The attack happened Thursday morning while two zoo staffers were walking the cheetah to a behind-the-scenes exercise yard. The four-year-old cheetah, named Isabelle, was harnessed at the time.
Zoo officials say that the cheetah and its attendants encountered the zookeeper on the road, and that the cat initially sat down and appeared calm. Staff invited the zookeeper to approach, but Isabelle abruptly crouched and lunged at the victim when the person got close.
The local fire department was called in to assist after the attack. Zoo officials did not identify the victim or describe the extent of the injuries, citing privacy concerns.
The victim was treated at the scene, checked at the hospital and released the same day.
Zoo officials suspect that the cat was provoked by the scent of other animals on the zookeeper, who works with giraffes and “hoofstock,” as they put it.
“You can train a wild animal, but it is impossible to tame them and it just can’t be done,” Suzi Rapp, vice president of animal programs at Columbus Zoo and Aquarium, told local station WBNS. “Instinct is so powerful,” she added. “They are a wild animal and we treat them as that.”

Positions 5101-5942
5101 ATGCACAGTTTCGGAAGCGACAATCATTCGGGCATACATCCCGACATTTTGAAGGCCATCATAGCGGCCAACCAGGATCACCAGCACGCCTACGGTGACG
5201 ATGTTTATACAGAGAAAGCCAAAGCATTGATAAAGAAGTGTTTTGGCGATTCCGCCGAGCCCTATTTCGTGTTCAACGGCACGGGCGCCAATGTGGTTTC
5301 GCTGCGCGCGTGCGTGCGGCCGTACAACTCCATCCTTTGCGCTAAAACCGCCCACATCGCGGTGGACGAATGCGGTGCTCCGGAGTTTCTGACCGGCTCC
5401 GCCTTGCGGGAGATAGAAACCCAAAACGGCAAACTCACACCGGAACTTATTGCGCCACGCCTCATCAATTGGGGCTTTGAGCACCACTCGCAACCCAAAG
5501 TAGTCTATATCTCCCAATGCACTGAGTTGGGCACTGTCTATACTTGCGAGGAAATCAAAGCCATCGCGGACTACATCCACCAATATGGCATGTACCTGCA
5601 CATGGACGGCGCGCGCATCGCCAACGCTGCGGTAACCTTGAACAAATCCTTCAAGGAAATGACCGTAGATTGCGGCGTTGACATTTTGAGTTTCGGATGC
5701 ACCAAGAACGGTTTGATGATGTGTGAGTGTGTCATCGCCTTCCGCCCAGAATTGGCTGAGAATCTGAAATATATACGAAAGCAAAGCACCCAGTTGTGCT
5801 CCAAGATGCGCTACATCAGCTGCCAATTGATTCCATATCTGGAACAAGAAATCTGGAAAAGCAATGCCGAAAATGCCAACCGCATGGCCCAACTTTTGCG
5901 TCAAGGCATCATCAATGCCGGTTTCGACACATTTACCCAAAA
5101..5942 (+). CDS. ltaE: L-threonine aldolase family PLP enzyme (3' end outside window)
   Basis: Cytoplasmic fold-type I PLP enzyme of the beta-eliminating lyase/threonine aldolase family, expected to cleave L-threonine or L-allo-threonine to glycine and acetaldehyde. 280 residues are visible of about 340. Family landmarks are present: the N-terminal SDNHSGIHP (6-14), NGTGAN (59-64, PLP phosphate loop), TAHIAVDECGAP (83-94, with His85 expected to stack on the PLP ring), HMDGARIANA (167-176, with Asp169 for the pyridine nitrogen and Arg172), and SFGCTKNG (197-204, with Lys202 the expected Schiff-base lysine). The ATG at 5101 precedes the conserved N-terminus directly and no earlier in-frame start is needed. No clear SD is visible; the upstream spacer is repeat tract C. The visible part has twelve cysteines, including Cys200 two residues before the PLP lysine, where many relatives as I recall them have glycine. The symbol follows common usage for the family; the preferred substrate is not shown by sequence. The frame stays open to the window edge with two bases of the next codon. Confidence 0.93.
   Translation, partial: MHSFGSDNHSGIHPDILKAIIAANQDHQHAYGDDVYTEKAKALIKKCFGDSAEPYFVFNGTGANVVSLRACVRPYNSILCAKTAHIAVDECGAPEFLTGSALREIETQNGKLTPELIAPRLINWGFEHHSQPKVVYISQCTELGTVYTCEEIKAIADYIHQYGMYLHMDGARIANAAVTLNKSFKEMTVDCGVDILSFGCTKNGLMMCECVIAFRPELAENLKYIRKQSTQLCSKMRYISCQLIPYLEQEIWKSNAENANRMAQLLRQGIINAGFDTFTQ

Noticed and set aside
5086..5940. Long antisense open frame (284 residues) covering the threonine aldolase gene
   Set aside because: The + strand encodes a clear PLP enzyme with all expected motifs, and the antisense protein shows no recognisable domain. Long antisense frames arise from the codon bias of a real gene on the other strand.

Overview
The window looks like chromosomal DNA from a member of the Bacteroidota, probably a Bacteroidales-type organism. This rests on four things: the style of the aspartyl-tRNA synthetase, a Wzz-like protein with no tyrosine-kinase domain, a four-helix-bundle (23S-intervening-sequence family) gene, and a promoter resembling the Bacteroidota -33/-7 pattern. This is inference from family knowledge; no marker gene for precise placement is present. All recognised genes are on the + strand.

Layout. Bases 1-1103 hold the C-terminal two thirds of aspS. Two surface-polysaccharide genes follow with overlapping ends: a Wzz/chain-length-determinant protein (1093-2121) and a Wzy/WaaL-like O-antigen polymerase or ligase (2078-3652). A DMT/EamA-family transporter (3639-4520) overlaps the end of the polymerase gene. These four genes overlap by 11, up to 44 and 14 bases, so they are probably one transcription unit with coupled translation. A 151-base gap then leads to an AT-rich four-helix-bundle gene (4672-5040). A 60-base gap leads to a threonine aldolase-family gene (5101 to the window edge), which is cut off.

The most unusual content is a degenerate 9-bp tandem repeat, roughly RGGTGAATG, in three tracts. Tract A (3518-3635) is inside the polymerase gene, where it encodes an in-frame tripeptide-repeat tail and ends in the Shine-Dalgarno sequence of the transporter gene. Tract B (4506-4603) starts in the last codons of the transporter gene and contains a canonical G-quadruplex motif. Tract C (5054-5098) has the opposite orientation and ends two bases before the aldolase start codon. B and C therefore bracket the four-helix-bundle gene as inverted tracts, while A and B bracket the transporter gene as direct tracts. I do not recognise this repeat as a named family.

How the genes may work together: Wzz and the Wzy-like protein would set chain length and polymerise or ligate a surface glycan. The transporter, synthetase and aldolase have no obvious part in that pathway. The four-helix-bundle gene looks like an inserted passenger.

Isabelle arrived at the zoo in early 2017 along with her sisters, Ophelia and Luciana, according to The Columbus Dispatch.
The cat captured headlines last year after giving birth to two cubs, which she carried as a surrogate mother for another cheetah.
“Izzy is probably one of the most famous cheetahs in the world because a lot of people will know last year we did intro fertilization transfer,” Rapp said. “Izzy was the recipient of that transfer and 83 days later gave birth to two beautiful perfect cubs, Dave and Adrienne.
“That was the first time in the world that science had been successful.”
Zoo officials say it was the first-ever attack involving Isabelle. The cat has been placed in a 30-day quarantine and will be returned to her home in the zoo’s Heart of Africa section afterward.